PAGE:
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Inspired Idiot of the Week: Everyone Who Ruined the Sale of US Steel

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On March 2, 1901, a group of prominent American businessmen, including J.P. Morgan, Charles Schwab and Andrew Carnegie, came together to form the largest business enterprise the world had ever seen.

Through the consolidation of Carnegie Steel Company along with several other steel and iron businesses, they formed US Steel.

And it was immediately the world’s first billion-dollar corporation.

But that was just the beginning. US Steel quickly became a symbol of American industrial might.

It played a crucial role in building the infrastructure of the United States, supplying steel for skyscrapers, bridges, automobiles, and railroads. During both World Wars, US Steel’s production capacities were pivotal in supporting the Allied military efforts.

By the 1940s, there was hardly a more fitting icon of American prosperity.

But things slowly started to change.

After World War II, the economy globalized and trade flourished. US Steel suffered from increased competition from foreign steel producers, and then, in later years, a decline in the American manufacturing sector.

Slowly the company diminished to just a shadow of what it used to be.

The decline of US Steel culminated in a bidding war last year by larger rivals who were eager to absorb the company.

Another American steel producer named Cleveland-Cliffs offered to buy US Steel for roughly $7 billion.

But Japan-based Nippon Steel offered double the amount— $14.1 billion— and also promised to inject $1.4 billion in capital to upgrade US factories. Somewhat poetically, $1.4 billion was the exact original capitalization of US Steel back in 1901.

Naturally, US Steel accepted the higher offer. $1.4 billion in foreign investment would do a lot of good for the company, for the steel industry, and for the US economy.

You know how the people in charge always love to talk about manufacturing jobs? Well, a $1.4 billion foreign investment gets you a LOT of manufacturing jobs.

Case closed, right? Of course not!

Cleveland-Cliffs (the company that lost the bid to Nippon Steel) was bitter that they didn’t win, fair and square, in a free market. So they decided to play dirty.

The CEO called-in his friends in the Biden Administration. And sure enough, Joe Biden personally came out, guns blazing, to slam the Nippon Steel acquisition.

Team Biden has now pushed the deal over to the US Committee on Foreign Investment, which has been tasked with investigating “national-security concerns”.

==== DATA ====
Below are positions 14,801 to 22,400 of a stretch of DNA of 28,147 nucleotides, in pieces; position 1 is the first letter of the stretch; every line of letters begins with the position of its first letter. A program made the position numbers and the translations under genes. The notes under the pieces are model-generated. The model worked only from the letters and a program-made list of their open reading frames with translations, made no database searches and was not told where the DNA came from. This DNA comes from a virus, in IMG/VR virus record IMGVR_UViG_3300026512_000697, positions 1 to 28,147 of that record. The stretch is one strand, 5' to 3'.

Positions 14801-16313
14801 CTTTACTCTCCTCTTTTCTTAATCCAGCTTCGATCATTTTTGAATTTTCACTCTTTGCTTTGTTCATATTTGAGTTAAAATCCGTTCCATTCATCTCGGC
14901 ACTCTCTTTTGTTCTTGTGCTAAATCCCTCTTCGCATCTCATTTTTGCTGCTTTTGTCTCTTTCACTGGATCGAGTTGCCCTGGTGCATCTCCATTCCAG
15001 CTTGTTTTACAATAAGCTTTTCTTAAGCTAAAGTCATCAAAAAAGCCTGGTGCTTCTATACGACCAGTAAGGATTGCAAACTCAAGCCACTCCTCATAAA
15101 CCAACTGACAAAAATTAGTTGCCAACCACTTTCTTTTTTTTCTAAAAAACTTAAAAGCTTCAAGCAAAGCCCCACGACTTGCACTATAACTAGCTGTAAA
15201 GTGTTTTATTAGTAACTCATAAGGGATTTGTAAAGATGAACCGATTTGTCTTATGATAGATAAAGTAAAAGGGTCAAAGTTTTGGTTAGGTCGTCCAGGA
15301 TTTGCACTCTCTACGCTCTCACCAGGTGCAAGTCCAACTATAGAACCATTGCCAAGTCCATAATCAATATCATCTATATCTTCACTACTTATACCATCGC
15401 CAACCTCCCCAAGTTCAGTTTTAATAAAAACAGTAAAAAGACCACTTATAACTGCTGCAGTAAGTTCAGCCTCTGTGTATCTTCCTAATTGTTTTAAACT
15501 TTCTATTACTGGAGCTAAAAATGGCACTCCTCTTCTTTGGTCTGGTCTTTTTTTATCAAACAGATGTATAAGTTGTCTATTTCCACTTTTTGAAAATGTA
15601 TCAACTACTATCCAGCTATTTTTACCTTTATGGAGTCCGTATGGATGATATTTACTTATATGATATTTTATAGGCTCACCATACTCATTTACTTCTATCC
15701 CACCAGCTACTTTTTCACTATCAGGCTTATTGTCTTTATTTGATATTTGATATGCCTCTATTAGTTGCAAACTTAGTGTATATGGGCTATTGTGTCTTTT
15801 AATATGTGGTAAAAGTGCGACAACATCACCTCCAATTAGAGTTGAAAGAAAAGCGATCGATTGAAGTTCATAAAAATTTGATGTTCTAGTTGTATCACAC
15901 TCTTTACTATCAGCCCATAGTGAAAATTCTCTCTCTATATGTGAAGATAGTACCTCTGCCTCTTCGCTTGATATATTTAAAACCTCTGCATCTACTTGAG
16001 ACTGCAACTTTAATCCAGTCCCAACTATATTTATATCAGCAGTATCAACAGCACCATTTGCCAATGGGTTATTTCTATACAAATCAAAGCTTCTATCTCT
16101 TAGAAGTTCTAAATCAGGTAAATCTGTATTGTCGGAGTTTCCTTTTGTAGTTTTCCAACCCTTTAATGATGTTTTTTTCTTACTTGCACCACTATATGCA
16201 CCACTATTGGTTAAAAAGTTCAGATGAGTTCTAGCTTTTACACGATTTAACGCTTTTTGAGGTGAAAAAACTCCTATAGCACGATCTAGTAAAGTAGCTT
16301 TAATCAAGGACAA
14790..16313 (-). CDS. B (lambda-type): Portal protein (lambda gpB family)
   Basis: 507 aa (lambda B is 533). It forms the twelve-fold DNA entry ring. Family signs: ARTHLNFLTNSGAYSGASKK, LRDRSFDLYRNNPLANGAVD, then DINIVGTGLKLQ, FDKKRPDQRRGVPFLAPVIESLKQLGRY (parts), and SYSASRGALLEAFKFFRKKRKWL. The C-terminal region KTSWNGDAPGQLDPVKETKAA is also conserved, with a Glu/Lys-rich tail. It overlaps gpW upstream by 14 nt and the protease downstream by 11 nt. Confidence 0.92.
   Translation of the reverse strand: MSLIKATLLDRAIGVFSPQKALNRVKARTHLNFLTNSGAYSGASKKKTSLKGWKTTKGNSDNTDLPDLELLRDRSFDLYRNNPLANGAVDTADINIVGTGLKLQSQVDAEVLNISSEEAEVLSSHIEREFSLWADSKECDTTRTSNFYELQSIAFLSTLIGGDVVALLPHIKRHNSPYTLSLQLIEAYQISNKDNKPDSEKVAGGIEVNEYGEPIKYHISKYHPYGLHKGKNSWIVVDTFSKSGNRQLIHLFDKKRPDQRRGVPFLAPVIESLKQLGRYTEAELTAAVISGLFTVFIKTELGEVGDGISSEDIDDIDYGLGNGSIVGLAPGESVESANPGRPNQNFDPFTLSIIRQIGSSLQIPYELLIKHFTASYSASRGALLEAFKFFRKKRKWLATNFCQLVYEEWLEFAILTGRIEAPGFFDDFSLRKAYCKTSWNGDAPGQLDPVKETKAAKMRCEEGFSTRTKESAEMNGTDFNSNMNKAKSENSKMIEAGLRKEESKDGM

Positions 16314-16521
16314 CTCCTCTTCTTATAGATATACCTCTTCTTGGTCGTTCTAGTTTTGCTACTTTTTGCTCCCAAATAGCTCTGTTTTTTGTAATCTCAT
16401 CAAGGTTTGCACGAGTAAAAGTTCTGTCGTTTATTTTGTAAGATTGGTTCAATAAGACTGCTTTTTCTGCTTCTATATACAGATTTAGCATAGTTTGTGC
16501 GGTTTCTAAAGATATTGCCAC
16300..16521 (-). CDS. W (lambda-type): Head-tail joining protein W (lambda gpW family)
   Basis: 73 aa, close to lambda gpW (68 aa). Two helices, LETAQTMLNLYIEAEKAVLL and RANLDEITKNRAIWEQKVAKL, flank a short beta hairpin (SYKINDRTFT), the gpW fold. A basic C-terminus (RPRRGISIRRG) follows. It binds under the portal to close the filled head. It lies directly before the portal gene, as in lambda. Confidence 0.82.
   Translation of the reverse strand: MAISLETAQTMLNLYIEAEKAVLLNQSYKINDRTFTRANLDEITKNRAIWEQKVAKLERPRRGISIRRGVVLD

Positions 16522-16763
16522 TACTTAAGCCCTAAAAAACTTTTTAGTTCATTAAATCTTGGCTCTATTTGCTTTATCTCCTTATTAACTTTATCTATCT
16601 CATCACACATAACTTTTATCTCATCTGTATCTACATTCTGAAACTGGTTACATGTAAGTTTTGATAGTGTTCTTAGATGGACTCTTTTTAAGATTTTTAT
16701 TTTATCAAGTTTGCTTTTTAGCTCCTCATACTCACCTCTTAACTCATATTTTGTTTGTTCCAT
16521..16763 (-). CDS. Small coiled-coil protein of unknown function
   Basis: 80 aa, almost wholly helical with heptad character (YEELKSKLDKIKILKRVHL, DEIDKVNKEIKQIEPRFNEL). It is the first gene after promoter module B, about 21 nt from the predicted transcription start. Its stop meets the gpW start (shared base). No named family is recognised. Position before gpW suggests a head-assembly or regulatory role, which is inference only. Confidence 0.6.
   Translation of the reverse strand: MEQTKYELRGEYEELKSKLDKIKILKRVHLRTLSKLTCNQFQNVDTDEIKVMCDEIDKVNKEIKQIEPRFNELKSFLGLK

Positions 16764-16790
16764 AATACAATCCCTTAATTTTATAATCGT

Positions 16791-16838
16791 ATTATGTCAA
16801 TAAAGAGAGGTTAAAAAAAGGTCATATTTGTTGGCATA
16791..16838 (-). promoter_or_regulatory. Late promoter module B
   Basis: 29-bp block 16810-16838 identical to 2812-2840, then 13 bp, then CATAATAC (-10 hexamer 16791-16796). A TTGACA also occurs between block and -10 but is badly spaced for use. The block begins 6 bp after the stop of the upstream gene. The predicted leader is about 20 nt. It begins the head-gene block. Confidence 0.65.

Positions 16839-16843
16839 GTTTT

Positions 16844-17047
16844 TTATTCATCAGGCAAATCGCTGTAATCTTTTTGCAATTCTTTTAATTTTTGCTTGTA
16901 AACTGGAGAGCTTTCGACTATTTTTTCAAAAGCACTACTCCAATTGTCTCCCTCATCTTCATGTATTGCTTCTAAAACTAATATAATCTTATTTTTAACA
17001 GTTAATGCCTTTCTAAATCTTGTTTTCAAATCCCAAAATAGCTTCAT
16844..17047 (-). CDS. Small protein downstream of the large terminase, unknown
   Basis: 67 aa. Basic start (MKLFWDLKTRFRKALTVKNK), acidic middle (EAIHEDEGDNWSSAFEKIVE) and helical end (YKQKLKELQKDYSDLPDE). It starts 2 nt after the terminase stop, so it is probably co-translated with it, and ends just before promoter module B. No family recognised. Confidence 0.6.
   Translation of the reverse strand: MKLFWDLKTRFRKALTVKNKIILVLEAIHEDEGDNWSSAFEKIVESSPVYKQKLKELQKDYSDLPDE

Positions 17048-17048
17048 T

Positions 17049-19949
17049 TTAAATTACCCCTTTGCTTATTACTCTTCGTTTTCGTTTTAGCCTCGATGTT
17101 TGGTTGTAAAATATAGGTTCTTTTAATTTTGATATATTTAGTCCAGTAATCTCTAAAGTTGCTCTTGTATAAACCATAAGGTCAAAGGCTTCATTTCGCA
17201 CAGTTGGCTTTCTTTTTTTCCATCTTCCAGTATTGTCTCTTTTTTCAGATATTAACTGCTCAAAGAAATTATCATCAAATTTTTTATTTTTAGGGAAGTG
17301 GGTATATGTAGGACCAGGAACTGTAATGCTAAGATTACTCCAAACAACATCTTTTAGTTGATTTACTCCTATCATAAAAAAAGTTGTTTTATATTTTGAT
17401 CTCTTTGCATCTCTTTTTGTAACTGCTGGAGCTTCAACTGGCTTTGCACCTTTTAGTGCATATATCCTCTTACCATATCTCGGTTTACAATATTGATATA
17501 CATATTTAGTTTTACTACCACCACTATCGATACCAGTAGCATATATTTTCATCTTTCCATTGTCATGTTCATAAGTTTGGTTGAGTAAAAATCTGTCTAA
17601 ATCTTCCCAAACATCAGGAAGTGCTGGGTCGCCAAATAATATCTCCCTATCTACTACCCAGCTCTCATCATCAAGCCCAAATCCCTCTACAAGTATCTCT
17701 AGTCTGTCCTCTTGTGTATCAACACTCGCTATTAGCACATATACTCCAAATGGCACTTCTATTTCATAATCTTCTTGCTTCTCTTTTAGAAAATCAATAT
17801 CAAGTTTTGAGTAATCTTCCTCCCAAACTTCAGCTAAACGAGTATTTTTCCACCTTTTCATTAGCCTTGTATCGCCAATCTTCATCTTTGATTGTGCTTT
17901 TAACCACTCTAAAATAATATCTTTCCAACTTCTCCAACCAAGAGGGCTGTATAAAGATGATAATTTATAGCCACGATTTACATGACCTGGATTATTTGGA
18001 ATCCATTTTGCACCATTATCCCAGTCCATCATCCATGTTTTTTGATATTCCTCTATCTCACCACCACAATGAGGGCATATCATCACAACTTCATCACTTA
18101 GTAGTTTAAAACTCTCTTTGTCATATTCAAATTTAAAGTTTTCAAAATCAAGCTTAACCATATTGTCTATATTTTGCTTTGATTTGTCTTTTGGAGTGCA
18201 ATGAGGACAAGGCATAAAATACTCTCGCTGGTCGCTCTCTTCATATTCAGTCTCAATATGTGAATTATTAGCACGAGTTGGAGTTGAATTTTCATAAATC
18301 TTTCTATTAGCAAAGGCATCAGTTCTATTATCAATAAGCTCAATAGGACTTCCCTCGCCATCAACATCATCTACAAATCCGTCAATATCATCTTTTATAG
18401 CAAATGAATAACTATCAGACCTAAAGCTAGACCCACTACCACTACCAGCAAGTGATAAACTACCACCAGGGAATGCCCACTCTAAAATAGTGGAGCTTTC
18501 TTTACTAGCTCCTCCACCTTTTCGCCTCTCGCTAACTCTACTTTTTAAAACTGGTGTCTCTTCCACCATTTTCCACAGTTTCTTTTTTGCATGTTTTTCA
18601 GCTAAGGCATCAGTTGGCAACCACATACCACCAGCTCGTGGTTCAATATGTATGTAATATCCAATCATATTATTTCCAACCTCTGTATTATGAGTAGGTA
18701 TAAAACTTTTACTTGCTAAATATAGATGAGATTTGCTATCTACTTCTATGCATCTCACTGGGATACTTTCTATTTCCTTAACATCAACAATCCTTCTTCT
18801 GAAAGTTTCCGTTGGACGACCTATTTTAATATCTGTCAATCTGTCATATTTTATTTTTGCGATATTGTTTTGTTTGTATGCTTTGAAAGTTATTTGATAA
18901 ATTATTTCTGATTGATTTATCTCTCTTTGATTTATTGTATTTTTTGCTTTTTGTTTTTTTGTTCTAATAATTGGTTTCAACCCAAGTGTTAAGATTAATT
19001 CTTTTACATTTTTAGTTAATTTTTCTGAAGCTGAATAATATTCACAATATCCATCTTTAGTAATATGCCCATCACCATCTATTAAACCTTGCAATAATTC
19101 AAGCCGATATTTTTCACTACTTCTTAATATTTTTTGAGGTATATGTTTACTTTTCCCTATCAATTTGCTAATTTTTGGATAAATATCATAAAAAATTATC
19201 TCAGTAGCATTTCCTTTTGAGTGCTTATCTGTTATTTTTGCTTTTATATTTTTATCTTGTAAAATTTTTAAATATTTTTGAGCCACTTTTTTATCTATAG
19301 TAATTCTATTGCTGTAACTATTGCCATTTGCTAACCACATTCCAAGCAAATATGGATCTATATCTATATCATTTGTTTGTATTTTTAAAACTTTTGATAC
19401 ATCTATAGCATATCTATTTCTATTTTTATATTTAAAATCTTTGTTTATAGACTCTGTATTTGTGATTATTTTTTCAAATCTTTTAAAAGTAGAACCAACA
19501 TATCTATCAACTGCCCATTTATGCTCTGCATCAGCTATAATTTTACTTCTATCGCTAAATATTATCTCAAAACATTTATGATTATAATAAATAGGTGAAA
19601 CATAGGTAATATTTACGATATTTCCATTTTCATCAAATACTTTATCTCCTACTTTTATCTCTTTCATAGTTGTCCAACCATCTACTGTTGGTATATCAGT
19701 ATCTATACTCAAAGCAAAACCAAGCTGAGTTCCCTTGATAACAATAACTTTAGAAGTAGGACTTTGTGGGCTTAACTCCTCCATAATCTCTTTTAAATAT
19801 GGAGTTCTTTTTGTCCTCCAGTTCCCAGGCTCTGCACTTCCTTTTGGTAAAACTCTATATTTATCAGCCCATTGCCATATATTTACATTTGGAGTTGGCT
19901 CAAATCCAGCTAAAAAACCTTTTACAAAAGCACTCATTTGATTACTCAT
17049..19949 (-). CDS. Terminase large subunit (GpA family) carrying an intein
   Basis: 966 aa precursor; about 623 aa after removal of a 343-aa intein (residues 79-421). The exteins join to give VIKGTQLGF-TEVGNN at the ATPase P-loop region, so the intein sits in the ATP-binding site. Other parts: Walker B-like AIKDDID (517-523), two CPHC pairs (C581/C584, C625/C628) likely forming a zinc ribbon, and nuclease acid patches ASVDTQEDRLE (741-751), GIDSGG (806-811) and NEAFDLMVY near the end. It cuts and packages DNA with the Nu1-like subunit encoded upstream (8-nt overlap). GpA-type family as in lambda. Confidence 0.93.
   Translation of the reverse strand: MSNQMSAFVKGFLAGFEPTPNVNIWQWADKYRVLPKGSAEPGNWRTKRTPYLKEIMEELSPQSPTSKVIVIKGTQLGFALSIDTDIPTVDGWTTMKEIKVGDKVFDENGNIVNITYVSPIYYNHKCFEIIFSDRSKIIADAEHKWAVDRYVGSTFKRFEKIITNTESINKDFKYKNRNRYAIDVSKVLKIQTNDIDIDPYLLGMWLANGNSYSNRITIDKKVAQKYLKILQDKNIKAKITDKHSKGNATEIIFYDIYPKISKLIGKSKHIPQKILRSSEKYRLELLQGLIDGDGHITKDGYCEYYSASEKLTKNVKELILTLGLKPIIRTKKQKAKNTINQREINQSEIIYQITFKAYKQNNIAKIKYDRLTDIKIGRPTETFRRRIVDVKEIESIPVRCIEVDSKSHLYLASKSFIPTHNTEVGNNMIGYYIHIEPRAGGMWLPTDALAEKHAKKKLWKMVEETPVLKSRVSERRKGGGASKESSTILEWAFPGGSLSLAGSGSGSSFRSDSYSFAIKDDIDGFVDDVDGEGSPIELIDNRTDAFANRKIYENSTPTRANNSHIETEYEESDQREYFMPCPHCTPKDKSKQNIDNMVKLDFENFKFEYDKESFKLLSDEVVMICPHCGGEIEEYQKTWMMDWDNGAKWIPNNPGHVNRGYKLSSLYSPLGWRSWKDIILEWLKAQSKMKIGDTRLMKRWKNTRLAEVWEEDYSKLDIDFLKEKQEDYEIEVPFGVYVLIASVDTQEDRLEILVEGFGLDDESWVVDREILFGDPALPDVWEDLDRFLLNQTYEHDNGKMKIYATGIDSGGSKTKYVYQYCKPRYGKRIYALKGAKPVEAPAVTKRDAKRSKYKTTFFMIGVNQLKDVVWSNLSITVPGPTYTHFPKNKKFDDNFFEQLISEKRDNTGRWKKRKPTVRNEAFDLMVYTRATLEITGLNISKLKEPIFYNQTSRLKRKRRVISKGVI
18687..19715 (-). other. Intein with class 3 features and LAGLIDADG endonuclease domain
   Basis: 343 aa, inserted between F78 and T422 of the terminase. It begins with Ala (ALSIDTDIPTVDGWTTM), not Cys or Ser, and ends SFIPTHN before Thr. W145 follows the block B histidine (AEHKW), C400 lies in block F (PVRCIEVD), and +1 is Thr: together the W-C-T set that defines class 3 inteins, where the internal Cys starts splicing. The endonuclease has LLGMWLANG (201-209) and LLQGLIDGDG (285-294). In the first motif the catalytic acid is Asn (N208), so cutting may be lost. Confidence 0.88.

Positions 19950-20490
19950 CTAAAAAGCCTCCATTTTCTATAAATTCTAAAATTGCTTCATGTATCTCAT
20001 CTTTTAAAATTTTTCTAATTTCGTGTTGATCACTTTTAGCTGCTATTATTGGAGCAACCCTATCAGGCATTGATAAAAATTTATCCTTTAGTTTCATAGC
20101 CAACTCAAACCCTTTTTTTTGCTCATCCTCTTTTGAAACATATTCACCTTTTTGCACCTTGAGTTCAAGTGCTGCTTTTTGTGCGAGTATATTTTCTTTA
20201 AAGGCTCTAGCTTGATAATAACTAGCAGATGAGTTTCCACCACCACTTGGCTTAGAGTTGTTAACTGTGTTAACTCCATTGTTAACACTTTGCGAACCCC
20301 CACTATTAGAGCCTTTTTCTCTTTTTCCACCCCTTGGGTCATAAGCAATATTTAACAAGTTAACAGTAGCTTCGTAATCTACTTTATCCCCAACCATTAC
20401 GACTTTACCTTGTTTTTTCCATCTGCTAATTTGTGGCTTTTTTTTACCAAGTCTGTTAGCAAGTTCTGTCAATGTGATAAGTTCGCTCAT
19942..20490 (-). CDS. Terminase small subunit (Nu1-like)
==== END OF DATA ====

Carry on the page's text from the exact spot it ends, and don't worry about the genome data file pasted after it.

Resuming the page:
Come again? US Steel is a has-been company in decline that’s supposed to be acquired by a US ally. To pretend that this is a national security concern is a complete joke.

Cleveland-Cliffs then rallied the United Steelworkers union, whose president vocally asserted that  “the only buyer the union accepts for the [sale of US Steel] is Cleveland-Cliffs.”

Wait a minute— who exactly is the owner of US Steel? Call me naive, but I thought it was the shareholders.

Yet apparently the basic fundamentals of capitalism don’t matter to Joe Biden, or to the United Steelworkers union.

In their view, the union is in control, and the union gets to decide who the new owner will be… even if the purchase price is vastly inferior.

Nothing official has been announced. But the Cleveland-Cliffs CEO is already bragging about how he killed Nippon Steel’s acquisition:

“We have been in total contact with the [Biden] administration, so I know what’s going on… This deal is dead… There is no more lobbying, there’s no more negotiation. It’s over.

And like a vulture circling overhead, Cleveland-Cliffs indicated that they intend to scoop up US Steel’s assets for a bargain… potentially even less than their original bid.

And once Cleveland-Cliffs absorbs US Steel, it will control ALL US blast furnace production, and up to 90% of American steel used in vehicles, according to the Wall Street Journal.

That’s a virtual American steel monopoly.

The reason I raise this issue is because, just a few weeks ago, the Federal Trade Commission (FTC) sued to stop a merger between two grocery store chains (Kroger and Albertsons), claiming that the deal would create a monopoly and hence harm consumers.

Wait a minute— if a potential monopoly of grocery store chains is bad, then why isn’t a clear monopoly in the steel industry equally bad?

You’d think the FTC would apply the same logic to US Steel. But they’re not. The FTC has been completely silent on the matter. And the reason is obvious: the United Steelworkers union wants the Cleveland-Cliffs merger to happen, so the FTC won’t stand in its way.

If there has ever been any question about who has the power in this administration, the answer should now be plain as day: this government will do whatever the unions want.

Forget the voters, consumers, or shareholders— unions have the most sway, the most money to put into political campaigns, the most voters to drive to the polls.

And of course, forget what’s actually good for the country and the economy. The Inspired Idiots in charge are completely beholden to union bosses.

That’s a pretty bad sign if you expect things in this country to turn around anytime soon.

A roaring economy is exactly what the US needs to claw its way out of its massive national debt, and restore faith in the US dollar.

Instead, it’s doing everything possible to kill competition and productivity.

And that’s a good reason to have a Plan B.

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